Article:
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Fast, variable system delay correction for spiral MRI

Description

Magnetic Resonance Imaging using spiral trajectories has many advantages in speed, efficiency in data-acquistion and robustness to motion and flow related artifacts. The increase in sampling speed, however, requires high performance of the gradient system. Hardware inaccuracies from system delays

Magnetic Resonance Imaging using spiral trajectories has many advantages in speed, efficiency in data-acquistion and robustness to motion and flow related artifacts. The increase in sampling speed, however, requires high performance of the gradient system. Hardware inaccuracies from system delays and eddy currents can cause spatial and temporal distortions in the encoding gradient waveforms. This causes sampling discrepancies between the actual and the ideal k-space trajectory. Reconstruction assuming an ideal trajectory can result in shading and blurring artifacts in spiral images. Current methods to estimate such hardware errors require many modifications to the pulse sequence, phantom measurements or specialized hardware. This work presents a new method to estimate time-varying system delays for spiral-based trajectories. It requires a minor modification of a conventional stack-of-spirals sequence and analyzes data collected on three orthogonal cylinders. The method is fast, robust to off-resonance effects, requires no phantom measurements or specialized hardware and estimate variable system delays for the three gradient channels over the data-sampling period. The initial results are presented for acquired phantom and in-vivo data, which show a substantial reduction in the artifacts and improvement in the image quality.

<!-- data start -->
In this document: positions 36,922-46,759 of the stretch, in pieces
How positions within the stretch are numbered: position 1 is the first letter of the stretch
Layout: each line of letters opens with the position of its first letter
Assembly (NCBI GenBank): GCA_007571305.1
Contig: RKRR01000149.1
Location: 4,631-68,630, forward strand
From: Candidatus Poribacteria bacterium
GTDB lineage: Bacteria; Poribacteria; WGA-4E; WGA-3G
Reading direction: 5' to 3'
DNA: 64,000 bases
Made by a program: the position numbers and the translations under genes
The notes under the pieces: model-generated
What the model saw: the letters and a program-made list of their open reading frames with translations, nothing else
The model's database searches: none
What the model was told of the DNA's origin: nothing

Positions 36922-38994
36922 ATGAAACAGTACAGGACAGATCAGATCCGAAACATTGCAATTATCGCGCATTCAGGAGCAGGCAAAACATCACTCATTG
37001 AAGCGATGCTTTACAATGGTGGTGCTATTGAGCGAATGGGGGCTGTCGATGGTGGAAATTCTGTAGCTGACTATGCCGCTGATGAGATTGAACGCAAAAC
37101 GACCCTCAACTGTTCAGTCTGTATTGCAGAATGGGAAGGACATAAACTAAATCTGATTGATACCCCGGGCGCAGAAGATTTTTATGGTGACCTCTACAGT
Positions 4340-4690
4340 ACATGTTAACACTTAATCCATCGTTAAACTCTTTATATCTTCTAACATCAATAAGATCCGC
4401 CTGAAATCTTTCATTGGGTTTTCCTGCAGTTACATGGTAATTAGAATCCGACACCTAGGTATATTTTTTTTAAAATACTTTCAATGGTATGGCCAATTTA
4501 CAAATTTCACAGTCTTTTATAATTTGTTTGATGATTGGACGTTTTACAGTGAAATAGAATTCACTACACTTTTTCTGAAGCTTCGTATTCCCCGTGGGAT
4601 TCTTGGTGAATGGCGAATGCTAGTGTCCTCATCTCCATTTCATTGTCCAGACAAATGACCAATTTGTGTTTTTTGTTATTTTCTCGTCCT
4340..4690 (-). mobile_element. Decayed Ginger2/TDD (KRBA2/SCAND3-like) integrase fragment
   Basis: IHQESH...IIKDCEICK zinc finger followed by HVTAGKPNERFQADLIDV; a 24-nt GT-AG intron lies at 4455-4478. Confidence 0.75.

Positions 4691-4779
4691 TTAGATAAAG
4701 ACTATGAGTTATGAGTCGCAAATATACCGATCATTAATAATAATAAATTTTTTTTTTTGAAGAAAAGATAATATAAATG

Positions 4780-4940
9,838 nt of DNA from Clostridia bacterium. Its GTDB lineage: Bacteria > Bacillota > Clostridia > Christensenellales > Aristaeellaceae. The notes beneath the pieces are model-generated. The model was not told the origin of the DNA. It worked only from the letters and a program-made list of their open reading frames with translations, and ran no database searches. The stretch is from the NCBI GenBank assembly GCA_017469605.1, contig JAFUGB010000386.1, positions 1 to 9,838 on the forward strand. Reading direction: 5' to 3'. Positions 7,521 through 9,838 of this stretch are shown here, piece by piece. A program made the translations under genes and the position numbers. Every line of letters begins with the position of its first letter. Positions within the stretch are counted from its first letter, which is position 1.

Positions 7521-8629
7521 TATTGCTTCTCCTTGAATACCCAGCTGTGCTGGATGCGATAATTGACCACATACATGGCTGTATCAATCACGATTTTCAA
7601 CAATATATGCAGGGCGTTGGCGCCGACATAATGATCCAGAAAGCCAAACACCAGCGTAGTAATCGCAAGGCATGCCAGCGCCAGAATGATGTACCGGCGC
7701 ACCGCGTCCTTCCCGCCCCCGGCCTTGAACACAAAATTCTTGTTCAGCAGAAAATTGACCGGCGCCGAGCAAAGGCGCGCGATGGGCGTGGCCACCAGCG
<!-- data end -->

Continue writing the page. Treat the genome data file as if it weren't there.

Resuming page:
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Agent

Created

Date Created
2013

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NVM challenges in medical devices

Description

Electronic devices are gaining an increasing market share in the medical field. Medical devices are becoming more sophisticated, and encompassing more applications. Unlike consumer electronics, medical devices have far more limitations when it comes to area, power and most importantly

Electronic devices are gaining an increasing market share in the medical field. Medical devices are becoming more sophisticated, and encompassing more applications. Unlike consumer electronics, medical devices have far more limitations when it comes to area, power and most importantly reliability. The medical devices industry has recently seen the advantages of using Flash memory instead of Read Only Memory (ROM) for firmware storage, and in some cases to replace Electrically Programmable Read Only Memories (EEPROMs) in medical devices for frequent data storage. There are direct advantages to using Flash memory instead of Read Only Memory, most importantly the fact that firmware can be rewritten along the development cycle and in the field. However, Flash technology requires high voltage circuitry that makes it harder to integrate into low power devices. There have been a lot of advances in Non-Volatile Memory (NVM) technologies, and many Flash rivals are starting to gain attention. The purpose of this thesis is to evaluate these new technologies against Flash to determine the feasibility as well as the advantages of each technology. The focus is on embedded memory in a medical device micro-controller and application specific integrated circuits (ASIC). A behavioral model of a Programmable Metallization Cell (PMC) was used to simulate the behavior and determine the advantages of using PMC technology versus flash. When compared to flash test data, PMC based embedded memory showed a reduction in power consumption by many orders of magnitude. Analysis showed that an approximated 20% device longevity increase can be achieved by using embedded PMC technology.

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Agent

Created

Date Created
2010